Restoration and reuse of the Modern building of the ΄Austriacos΄ Clinic in Limassol


11FEB 2021
# TITLE: Restoration and reuse of the Modern building of the ΄Austriacos΄ Clinic in Limassol
# STUDENTS: Giannis Hadjizacharias, Michalis Constantinou
# SUPERVISOR: Maria Dousi, Sofoklis Kotsopoulos
# DATE: 2020
# COURSE: Diploma Design Thesis
# SCHOOL / DEPARTMENT: Aristotle University of Thessaloniki, Faculty of Engineering, School of Architecture

               The present thesis project deals with the restoration and reuse of the Modern building of the clinic of Panos Austriacos in Limassol. The clinic was built in 1947 to the designs of the Cypriot Architect Polyvios Michaelides and is one of the first examples of Cypriot Modernism. The building was constructed to host the Austriacos’ clinic on the first floor and shops on the ground floor. The operation of the clinic stopped in 1960 and by 2008, the year in which the building was abandoned, the floor was converted into apartments.

               Most of the works of Michaelides were characterized by clean volumes with frequent appearance of the curved element. At the same time, their special feature was the horizontal unbroken lines and the large elongated openings that usually surrounded the faces. At the same time, Michaelides used space-free columns, sometimes retreating from the facades and sometimes not, creating free galleries. The pillars were designed and placed in such a way that the horizontal harmony of the windows was not broken.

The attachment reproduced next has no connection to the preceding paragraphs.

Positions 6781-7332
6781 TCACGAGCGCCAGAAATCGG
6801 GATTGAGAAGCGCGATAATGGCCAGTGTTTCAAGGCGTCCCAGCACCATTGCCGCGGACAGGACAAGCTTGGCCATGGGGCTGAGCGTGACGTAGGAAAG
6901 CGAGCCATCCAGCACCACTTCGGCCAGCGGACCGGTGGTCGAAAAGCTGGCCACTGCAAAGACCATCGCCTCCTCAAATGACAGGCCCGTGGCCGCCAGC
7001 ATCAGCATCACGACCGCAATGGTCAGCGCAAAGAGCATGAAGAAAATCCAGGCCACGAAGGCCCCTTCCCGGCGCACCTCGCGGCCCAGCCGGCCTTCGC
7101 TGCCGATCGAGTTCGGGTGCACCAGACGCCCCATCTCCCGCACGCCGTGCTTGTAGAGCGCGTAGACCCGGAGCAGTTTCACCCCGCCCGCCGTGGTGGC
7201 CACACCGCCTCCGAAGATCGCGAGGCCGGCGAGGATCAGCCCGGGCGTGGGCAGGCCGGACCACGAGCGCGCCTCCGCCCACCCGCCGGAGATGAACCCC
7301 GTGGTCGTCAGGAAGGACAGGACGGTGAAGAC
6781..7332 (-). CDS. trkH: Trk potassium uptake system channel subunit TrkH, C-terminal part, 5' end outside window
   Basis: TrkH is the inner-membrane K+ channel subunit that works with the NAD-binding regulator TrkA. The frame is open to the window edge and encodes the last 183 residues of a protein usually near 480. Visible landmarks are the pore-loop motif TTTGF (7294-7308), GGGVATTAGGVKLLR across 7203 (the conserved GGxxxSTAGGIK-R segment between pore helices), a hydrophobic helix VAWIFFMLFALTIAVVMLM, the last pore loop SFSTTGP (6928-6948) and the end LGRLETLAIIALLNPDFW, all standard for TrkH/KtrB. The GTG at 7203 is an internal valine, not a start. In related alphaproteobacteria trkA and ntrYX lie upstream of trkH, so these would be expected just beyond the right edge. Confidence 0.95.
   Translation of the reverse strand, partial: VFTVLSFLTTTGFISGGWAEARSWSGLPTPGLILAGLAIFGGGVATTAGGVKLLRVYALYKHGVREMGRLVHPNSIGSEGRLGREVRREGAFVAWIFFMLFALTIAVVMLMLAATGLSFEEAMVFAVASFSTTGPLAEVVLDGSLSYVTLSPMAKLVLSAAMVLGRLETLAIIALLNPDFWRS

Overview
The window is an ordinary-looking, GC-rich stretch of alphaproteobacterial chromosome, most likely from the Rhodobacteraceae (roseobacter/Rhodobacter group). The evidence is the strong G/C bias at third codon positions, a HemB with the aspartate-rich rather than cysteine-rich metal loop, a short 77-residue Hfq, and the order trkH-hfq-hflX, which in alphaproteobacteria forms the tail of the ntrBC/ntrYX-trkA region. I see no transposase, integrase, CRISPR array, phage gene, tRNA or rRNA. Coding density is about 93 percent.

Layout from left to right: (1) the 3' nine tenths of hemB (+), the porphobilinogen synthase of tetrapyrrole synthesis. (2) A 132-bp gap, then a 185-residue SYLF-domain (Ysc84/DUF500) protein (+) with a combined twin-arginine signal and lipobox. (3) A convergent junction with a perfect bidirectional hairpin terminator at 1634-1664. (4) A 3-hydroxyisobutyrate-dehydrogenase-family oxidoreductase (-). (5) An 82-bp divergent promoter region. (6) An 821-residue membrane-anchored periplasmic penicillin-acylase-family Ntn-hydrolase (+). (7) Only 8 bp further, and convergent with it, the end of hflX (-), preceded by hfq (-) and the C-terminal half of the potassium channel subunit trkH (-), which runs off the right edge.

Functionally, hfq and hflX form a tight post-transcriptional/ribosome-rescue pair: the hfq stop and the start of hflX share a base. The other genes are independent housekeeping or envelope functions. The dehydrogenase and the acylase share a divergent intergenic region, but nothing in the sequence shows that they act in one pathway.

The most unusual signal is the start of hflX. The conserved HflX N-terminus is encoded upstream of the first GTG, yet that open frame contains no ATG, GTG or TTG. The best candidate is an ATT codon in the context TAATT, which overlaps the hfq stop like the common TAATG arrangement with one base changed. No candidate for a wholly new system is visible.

The building of the Austriacos’ clinic has several of the design principles of the architect. Specifically, the ground floor and first floor are retreating from the facade, creating a free gallery and balcony respectively. Although the ground floor and first floor are in retreat, there are three horizontal zones as the architect gave more height to the ground floor creating a mezzanine to which he added a horizontal window zone. A special feature of the building is the cylindrical, space-free columns.

               As for the static structure of the building, it is a construction in which there is a special joint of stone and reinforced concrete. Specifically, the external masonry and the masonry of the central staircase are stone structures. The rest of the system consists of reinforced concrete columns and beams. The cooperation of the concrete elements with the stone masonry is done in such a way as to create a static system which follows the principles of the Modernism creating a grid of 4.5 x 3.5 m. The floor plans are divided into individual spaces following the specific grid.

               The building of the clinic is located inside the Historic Center of Limassol, which also houses scattered facilities of the Cyprus University of Technology. Thus, taking into account that the university facilities are not concentrated on one campus as well as the fact that the building itself, during most of its operation, was used as a living space on the first floor, the decision was made to reuse it as a dormitory for the University.